Seems like Trump was discussing these things in semi-public places and someone "happened" to leave their phone on the table and recording...

This guy must give the CIA security-induced aneurysms.
::facepalm::
I suspect talking in public places is not the top of their list of concerns with him...

talltexan

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Re: Trump outrage of the day
« Reply #828 on: January 24, 2020, 11:33:37 AM »

The only way Trump doesn't get reelected is if the economy tanks between now and November.

No fact is going to sway his supporters. I had one yesterday brag about the local increase in property values and the next post on Facebook was outrage at the local COL.
Numerically speaking, Trump's supporters are woefully insufficient for him to win re-election on their votes alone.  He's been sitting at or near 41% for the last 2.5 years, and very little has changed that.  Meanwhile disapproval stands above 53% and has remained around that level for almost his entire presidency.  That means there's roughly 6% of voters "in the middle" (who neither approve nor disapprove).

Trump eeked out a win with an historically unpopular Democratic candidate, and lost the popular vote by almost 3 million votes.  Trump still took home 46% of the popular vote. He will need at least 46% of the vote to win re-election (factoring in some 3rd party votes and the EC) - and probably closer to 48%.  Question is: from where does he get that additional 5-7% of voters to bring him up from his current and persistent polling of 41%?  My perspective is his only shot is to tar and feather the eventual nominee to a degree where he discourages many Dems from voting.  Given recent elections (2018 & special elections) the Dem base is as energized as ever.

The problem with starting at 41% approval rating as your baseline is that we stand without knowing who his Democratic challenger will be. That person could scare independents as much as Trump does.

PathtoFIRE

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Re: Trump outrage of the day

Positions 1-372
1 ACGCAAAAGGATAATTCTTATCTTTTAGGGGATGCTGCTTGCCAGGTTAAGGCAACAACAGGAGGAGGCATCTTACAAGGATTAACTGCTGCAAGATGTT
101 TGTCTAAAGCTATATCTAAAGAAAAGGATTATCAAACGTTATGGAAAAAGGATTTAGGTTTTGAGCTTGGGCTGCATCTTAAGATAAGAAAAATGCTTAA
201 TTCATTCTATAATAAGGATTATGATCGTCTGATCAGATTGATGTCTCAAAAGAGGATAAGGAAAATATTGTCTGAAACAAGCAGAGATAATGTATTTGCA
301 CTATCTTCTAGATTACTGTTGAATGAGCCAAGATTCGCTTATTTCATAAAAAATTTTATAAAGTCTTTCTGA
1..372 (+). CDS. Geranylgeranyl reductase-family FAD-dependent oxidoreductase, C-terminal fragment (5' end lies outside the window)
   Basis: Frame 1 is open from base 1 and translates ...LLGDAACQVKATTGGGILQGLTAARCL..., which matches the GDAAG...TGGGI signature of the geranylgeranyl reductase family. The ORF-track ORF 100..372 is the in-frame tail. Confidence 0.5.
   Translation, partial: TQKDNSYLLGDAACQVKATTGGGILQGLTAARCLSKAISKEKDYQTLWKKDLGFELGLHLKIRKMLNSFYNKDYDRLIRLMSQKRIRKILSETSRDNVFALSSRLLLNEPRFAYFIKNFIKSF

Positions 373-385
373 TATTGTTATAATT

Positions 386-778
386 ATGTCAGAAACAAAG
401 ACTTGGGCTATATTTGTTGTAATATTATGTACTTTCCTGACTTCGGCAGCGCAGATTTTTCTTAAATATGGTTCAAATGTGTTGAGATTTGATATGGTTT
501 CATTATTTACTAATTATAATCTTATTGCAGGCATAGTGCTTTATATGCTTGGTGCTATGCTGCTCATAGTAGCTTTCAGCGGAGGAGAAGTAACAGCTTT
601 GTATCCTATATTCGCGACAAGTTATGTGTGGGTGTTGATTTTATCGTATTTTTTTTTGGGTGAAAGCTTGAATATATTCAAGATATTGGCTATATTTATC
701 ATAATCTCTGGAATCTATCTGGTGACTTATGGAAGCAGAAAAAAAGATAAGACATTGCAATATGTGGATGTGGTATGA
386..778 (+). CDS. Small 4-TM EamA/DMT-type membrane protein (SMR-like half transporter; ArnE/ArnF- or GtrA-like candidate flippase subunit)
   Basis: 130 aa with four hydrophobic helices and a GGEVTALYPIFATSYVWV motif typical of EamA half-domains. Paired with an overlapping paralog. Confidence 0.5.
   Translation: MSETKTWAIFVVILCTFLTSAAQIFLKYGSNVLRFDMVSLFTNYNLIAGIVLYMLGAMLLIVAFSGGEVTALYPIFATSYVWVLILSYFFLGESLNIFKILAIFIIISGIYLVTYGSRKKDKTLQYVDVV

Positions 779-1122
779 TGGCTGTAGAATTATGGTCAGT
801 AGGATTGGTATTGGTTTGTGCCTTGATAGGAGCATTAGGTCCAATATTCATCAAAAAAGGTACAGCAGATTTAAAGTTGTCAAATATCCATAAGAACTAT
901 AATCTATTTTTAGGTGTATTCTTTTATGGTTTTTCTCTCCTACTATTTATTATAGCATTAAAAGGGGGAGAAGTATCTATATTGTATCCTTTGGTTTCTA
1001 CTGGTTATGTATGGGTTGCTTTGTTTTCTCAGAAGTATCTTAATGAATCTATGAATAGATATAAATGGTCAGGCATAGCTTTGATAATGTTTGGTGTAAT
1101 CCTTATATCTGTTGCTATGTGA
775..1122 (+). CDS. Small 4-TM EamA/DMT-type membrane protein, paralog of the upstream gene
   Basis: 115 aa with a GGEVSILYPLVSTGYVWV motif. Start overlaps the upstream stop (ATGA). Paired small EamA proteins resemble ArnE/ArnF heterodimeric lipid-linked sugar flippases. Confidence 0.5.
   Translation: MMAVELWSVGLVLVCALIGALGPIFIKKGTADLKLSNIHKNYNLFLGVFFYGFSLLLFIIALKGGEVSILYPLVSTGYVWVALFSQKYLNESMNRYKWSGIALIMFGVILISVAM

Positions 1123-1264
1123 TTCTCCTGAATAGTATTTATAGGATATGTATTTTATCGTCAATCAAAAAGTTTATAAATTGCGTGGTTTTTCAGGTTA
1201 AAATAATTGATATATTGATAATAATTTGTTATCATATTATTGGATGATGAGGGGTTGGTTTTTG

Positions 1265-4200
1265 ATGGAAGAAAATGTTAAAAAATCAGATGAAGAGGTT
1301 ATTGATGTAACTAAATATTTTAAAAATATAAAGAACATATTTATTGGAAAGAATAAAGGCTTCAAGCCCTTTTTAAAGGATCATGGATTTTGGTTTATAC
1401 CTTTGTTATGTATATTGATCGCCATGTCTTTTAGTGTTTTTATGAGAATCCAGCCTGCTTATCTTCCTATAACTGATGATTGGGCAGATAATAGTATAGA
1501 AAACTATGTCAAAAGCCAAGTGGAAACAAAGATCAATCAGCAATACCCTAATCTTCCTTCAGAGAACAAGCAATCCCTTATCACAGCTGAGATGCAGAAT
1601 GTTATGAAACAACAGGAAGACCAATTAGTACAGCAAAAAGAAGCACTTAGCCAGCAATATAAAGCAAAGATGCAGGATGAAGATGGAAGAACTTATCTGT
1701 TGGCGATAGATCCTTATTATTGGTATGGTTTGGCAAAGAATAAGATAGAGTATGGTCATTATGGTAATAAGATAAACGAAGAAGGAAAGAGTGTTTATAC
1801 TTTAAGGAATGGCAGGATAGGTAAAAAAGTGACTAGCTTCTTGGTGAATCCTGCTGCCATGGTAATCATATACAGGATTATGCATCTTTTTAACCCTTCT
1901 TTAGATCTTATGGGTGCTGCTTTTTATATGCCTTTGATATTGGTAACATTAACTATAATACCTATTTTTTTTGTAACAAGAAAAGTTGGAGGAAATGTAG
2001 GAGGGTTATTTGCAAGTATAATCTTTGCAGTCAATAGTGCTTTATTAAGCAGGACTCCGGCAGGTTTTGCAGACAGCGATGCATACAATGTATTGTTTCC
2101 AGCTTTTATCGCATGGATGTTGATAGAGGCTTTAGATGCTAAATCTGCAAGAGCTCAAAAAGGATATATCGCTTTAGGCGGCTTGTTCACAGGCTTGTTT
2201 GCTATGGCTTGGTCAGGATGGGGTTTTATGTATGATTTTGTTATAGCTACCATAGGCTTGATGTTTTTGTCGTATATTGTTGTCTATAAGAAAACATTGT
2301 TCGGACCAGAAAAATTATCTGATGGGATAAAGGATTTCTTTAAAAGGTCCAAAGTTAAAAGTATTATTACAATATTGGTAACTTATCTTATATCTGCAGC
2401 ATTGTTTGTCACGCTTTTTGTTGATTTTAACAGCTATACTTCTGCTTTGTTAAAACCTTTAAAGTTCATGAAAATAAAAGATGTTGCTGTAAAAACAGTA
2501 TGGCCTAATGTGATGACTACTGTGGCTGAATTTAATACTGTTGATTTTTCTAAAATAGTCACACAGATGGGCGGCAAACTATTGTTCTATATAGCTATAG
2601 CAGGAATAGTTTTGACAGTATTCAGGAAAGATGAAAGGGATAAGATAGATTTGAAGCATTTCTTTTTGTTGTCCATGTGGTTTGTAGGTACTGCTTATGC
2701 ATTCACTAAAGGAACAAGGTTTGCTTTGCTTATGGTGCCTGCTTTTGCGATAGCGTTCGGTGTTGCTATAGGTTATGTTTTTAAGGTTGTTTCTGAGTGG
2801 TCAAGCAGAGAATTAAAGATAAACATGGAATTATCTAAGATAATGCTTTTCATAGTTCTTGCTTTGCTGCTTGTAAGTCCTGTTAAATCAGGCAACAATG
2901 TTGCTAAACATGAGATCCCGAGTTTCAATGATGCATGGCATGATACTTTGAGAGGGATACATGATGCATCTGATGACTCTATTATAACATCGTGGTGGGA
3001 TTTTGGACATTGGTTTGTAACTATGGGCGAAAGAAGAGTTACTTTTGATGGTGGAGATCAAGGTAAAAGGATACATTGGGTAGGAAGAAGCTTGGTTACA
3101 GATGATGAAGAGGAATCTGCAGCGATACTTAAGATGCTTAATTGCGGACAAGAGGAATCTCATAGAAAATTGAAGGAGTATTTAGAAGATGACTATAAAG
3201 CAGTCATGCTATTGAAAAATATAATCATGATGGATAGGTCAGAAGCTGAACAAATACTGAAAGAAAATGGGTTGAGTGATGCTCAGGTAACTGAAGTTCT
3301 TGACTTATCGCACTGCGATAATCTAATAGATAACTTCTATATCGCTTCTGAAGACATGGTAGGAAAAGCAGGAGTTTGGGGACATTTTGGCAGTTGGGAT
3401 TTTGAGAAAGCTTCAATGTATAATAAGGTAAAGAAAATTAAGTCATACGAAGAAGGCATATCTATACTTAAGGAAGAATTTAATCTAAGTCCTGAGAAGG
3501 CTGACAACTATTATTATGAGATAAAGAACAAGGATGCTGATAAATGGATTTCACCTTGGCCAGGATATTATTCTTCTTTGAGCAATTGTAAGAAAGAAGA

« Reply #829 on: January 24, 2020, 11:42:20 AM »
The problem with starting at 41% approval rating as your baseline is that we stand without knowing who his Democratic challenger will be. That person could scare independents as much as Trump does.

Or that candidate could offer some Trump supporters a viable alternative?

The problem isn't his relatively low support, compared to previous presidential elections in the modern era. The problem is that it's going to be close enough (again) that efforts of voter suppression, "lost" ballots, insecure ballot counting, etc. will remain an undeniable concern for those of us who will not support Trump (and to be fair, those who do support him will be able to raise similar, though in my opinion likely unfounded, arguments should he actually lose). And either way, like Schiff repeated last night, who here sincerely believes that Trump and his administration have any interest in preventing any of these problems? And they certainly have no interest in going even further to make this the most secure, free, and fair election to date.

nereo

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Re: Trump outrage of the day
« Reply #830 on: January 24, 2020, 11:46:31 AM »

The only way Trump doesn't get reelected is if the economy tanks between now and November.

No fact is going to sway his supporters. I had one yesterday brag about the local increase in property values and the next post on Facebook was outrage at the local COL.